2-The height of the top surface was at a good height for sheet music, when resting on the top panel, to be at eye level
Since the wood boards only came in a maximum width of 1 foot wide, the upper part had to be rotated 90 degrees, compared to the lower section, to make the side panels “deep” enough.
This meant that the wood grain of both sections would run in different directions. Knowing this, I meant to pick side pieces that had a “boring” grain appearance so the the 90 degree contrast would not be very noticeable.
As seen in the picture, I failed miserably at this objective, somehow picking pieces that had big fat stripes of different grain coloration. Best laid plans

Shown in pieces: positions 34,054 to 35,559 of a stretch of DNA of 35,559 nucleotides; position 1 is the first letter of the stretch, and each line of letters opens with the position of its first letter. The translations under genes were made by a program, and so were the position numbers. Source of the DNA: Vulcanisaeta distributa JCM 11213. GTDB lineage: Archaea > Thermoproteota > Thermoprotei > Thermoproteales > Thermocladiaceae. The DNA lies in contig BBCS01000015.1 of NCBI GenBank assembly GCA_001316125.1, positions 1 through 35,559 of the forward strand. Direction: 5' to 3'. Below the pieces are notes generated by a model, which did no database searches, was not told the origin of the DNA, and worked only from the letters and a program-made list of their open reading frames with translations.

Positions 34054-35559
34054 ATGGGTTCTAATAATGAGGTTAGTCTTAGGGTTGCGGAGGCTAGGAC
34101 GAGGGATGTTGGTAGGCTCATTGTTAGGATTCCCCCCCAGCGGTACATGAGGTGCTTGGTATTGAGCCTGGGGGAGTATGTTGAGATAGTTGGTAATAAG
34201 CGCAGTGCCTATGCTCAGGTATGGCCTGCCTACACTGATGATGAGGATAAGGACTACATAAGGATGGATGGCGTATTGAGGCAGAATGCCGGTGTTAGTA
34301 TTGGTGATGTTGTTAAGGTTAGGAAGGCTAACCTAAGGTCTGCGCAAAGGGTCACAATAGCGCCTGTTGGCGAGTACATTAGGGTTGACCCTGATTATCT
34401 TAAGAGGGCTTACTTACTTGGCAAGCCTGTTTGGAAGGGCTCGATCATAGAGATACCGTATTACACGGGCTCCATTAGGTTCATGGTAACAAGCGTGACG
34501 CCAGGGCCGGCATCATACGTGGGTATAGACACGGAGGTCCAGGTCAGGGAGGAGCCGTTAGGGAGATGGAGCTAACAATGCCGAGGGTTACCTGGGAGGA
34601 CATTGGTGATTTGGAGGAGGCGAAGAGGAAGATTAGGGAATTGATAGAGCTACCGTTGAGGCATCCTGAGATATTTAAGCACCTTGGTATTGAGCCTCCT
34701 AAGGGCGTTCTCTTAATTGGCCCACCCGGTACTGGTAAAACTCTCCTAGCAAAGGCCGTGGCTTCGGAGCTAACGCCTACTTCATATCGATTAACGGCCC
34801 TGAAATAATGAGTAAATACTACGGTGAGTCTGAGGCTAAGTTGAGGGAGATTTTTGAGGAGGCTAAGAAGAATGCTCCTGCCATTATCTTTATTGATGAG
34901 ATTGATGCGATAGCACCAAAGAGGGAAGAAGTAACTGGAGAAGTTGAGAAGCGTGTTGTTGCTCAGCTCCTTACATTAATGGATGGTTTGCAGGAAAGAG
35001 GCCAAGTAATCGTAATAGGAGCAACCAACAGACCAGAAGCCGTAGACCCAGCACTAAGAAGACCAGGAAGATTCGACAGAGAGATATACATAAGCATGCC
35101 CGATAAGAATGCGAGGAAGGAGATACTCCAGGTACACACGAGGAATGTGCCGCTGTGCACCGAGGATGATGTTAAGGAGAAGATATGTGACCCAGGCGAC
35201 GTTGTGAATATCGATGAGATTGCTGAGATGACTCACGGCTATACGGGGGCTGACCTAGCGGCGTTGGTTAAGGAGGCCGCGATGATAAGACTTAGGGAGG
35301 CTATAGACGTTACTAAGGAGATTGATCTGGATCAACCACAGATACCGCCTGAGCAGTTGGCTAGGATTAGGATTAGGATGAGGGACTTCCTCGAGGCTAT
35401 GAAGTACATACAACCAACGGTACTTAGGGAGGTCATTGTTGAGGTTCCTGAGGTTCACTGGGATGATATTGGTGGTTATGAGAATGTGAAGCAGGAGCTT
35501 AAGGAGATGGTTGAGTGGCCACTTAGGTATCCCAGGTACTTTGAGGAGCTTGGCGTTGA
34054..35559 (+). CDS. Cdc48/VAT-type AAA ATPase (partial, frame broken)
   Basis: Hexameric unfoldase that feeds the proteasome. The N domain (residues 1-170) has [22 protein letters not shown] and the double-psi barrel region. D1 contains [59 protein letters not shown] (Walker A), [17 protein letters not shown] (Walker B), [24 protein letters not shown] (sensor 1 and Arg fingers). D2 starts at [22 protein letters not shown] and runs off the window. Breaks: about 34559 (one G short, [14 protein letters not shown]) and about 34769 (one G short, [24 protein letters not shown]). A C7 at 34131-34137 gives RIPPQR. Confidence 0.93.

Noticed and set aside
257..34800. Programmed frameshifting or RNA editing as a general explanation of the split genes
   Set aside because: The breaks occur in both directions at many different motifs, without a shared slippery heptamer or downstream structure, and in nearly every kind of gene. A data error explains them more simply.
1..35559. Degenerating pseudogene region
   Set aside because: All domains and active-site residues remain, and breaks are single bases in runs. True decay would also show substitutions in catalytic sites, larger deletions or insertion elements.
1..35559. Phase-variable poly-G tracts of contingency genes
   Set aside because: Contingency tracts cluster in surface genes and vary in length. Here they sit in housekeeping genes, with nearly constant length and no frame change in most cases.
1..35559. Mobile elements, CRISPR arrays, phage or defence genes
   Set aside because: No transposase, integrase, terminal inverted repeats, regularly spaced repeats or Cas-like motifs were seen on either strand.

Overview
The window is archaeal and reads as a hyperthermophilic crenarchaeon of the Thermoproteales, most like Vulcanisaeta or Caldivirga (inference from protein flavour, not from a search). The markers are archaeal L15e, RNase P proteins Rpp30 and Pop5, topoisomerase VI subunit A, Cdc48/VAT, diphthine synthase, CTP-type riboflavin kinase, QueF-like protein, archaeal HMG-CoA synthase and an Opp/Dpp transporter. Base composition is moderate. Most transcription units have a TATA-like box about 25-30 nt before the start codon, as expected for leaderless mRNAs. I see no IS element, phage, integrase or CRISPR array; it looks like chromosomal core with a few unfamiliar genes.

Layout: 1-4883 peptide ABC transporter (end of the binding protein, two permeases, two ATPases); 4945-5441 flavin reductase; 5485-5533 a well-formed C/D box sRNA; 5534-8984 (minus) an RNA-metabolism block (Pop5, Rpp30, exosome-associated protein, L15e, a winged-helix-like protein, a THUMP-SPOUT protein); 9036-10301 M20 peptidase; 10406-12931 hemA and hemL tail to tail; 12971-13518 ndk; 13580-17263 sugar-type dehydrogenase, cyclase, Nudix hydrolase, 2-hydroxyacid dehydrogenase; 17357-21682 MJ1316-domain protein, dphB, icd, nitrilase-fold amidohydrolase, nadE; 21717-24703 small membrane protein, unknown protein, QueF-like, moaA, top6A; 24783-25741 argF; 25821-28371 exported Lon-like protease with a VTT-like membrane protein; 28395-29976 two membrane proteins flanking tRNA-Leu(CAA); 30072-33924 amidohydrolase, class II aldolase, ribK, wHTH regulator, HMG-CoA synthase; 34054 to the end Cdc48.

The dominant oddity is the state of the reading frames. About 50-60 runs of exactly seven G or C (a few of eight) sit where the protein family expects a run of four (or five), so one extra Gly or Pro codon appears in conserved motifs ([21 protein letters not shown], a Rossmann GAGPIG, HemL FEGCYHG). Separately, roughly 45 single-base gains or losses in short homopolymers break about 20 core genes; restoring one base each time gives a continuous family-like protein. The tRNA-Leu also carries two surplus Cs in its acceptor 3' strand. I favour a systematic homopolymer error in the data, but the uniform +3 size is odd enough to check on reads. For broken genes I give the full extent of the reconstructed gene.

The two pieces were joined on the thin edge with a tool called a “kreg jig” which I had recently learned about, it worked very well for that particular job. If the joint looks a little ragged, that’s our fault for holding the 2 pieces freehand when drilling the pocket holes, as opposed to clamping them together on a flat surface first.
For the curved line in the top, we:
-marked intersecting lines of where we wanted the curve to be
-used a water glass to trace the circular curve
-used a handheld jigsaw to cut along the pencil lines. When doing so we clamped both of the upper pieces together so we knew the cut would be consistent for both curved cuts
The pocket holes you see form the kreg jig got filled in later with wood filler, and are on the inside of the piano so you don’t really see them anyway.